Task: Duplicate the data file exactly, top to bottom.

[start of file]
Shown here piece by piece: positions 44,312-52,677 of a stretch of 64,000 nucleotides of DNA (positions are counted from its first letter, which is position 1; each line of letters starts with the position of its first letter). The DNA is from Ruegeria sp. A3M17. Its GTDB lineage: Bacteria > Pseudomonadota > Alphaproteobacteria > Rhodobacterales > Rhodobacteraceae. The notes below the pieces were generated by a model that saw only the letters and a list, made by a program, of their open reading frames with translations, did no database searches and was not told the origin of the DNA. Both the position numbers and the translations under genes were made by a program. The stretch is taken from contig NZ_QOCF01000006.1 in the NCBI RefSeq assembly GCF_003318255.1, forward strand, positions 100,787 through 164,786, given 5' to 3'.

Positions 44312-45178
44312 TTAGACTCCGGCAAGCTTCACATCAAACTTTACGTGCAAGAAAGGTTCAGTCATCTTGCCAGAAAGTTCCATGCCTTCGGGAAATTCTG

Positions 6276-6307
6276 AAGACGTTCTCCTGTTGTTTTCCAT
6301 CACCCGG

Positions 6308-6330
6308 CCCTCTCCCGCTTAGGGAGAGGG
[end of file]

Shown here piece by piece: positions 44,312-52,677 of a stretch of 64,000 nucleotides of DNA (positions are counted from its first letter, which is position 1; each line of letters starts with the position of its first letter). The DNA is from Ruegeria sp. A3M17. Its GTDB lineage: Bacteria > Pseudomonadota > Alphaproteobacteria > Rhodobacterales > Rhodobacteraceae. The notes below the pieces were generated by a model that saw only the letters and a list, made by a program, of their open reading frames with translations, did no database searches and was not told the origin of the DNA. Both the position numbers and the translations under genes were made by a program. The stretch is taken from contig NZ_QOCF01000006.1 in the NCBI RefSeq assembly GCF_003318255.1, forward strand, positions 100,787 through 164,786, given 5' to 3'.

Positions 44312-45178
44312 TTAGACTCCGGCAAGCTTCACATCAAACTTTACGTGCAAGAAAGGTTCAGTCATCTTGCCAGAAAGTTCCATGCCTTCGGGAAATTCTG

Positions 6276-6307
6276 AAGACGTTCTCCTGTTGTTTTCCAT
6301 CACCCGG

Positions 6308-6330
6308 CCCTCTCCCGCTTAGGGAGAGGG